Portals is a genre-bending anthology featuring three internationally connected stories told from four visionary filmmakers’ perspectives as the cosmic events unfold within the first few days. The action quickly kicks off with our wrap-around story following Adam and his family on their way to his mother-in-law’s house during the blackouts and reports of missing persons..during the road trip their SUV barrels directly into an Anomaly that suddenly appears in the middle of a desolate road. He later wakes up in a mysterious hospital suffering from optic nerve damage and is given an experimental eye transplant that links itself directly to the anomalies. With a determination to be reunited with his family; Adam soon discovers the hospital has cosmic secrets of its own.

Incredibly effective CG mixed with a mass hysteria mystery makes Portals beyond entertaining. The film’s pace makes you uneasy immediately. It’s quite impressive. The play on parental emotions and survival instinct keeps you on the edge. I NEEDED to know how this was all going to play out. The cast is magnificent. The multiple narrative styles fit perfectly into this genre-bending film. While the third selection between two sisters feels a bit too long, it shifts the genre dynamic. To what? I’m not quite sure, but it still has me invested because it is moving the plot forward. The physical portals themselves look like massive, high tech flat-screen televisions. The digital effects they utilize on the screens are cool and you learn very quickly somehow connected to the story. As the plot twists and turns, Portals has an almost dizzying effect. It would be a phenomenal miniseries. It’s a lot of information to explore in a single film. I try to go into a film without reading much about it first. Once I realized that this was actually an anthology, I was all the more impressed. The quality of writing flows through each separate selection as does production for continuity, obviously. But I was blown away by the risks these writers and directors took to feature different perspectives in the same way individuals having “the same experience” internationally. When all is said and done, Portals begs for a sequel. If not, then an entire series. There is a ton of story left to tell and I am here for it all.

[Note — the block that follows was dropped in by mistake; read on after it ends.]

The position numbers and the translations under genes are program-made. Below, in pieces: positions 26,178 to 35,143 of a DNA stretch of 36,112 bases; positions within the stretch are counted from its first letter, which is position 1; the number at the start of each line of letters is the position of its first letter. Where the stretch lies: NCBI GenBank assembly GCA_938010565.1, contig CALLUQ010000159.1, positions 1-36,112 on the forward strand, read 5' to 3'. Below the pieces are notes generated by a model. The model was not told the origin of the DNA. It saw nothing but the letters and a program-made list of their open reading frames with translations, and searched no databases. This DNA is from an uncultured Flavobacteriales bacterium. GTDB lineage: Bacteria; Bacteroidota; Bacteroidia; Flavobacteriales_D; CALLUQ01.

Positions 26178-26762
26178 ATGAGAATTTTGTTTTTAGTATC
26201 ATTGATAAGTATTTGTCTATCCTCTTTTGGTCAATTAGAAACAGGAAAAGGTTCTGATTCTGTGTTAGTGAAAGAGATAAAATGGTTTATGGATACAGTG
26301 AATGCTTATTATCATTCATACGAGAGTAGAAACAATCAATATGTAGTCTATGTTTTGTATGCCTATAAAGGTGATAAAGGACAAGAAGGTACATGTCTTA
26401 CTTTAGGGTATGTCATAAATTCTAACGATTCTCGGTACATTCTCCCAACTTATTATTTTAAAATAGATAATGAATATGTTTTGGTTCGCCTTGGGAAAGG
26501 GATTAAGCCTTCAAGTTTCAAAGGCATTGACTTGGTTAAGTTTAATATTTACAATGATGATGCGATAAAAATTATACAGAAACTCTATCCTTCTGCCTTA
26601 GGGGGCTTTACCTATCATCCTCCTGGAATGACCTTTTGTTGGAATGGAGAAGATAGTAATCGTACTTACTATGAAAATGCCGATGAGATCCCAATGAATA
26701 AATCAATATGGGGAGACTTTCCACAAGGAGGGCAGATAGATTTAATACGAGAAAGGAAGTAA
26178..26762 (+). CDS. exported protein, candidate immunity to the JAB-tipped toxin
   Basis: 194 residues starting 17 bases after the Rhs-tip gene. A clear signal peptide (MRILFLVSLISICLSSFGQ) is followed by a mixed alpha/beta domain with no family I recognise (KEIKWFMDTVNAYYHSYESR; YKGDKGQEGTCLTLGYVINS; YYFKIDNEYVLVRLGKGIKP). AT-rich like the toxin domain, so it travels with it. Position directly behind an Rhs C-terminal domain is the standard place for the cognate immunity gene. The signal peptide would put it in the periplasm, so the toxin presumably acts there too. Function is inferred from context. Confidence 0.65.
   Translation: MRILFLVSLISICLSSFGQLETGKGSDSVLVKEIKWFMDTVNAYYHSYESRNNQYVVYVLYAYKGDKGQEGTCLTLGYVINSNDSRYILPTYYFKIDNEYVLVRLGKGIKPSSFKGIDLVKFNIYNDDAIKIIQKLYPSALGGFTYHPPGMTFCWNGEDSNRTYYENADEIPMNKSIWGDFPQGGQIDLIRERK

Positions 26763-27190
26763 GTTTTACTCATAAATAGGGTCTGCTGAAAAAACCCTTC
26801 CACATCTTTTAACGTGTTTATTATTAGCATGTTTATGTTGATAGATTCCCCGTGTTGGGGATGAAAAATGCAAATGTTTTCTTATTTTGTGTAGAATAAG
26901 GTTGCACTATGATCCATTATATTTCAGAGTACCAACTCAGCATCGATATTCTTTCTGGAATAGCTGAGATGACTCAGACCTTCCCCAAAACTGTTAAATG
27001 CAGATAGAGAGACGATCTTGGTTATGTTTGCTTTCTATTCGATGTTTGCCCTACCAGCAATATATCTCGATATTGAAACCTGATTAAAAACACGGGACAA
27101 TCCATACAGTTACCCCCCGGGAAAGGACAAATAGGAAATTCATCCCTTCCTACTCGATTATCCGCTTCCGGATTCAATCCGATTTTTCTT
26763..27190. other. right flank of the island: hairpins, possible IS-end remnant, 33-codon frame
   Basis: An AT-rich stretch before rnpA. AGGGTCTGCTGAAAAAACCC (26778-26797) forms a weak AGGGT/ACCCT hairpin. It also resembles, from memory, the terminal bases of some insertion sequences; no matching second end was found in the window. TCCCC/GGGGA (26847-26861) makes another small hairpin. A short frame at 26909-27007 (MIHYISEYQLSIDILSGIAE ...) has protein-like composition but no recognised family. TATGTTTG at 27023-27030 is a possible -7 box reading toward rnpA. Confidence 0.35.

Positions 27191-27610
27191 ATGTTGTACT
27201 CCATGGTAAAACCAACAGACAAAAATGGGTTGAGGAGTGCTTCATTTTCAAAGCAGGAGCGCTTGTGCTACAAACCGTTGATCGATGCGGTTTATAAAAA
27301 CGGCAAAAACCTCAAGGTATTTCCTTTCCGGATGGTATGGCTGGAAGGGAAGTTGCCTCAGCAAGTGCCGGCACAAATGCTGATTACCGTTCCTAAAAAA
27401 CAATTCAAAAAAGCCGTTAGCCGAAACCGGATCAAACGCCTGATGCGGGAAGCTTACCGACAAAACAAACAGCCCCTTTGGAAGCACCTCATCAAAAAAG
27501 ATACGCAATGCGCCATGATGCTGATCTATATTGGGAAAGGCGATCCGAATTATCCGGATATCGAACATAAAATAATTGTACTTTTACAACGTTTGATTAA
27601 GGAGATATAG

In Theaters and On Demand October 25

Directed by Eduardo Sanchez (The Blair Witch Project, Exists)Gregg Hale (V/H/S 2), Timo Tjahjanto (The Night Comes For Us, Headshot), and Liam O’Donnell (Beyond Skyline)

Starring Neil Hopkins (“Lost”), Deanna Russo (Burning Love, Knight Rider), Gretchen Lodge (Lovely Molly), Natacha Gott (After the Dark), Phet Mahathongdy (Skyline), Ptolemy Slocum (“Westworld”), and Salvita Decorte (The Night Comes For Us)

Produced by Brad Miska and creator Chris White alongside BoulderLight Pictures’ J.D. Lifshitz and Raphael Margules, and Pigrat Productions’ Alyssa and Griffin Devine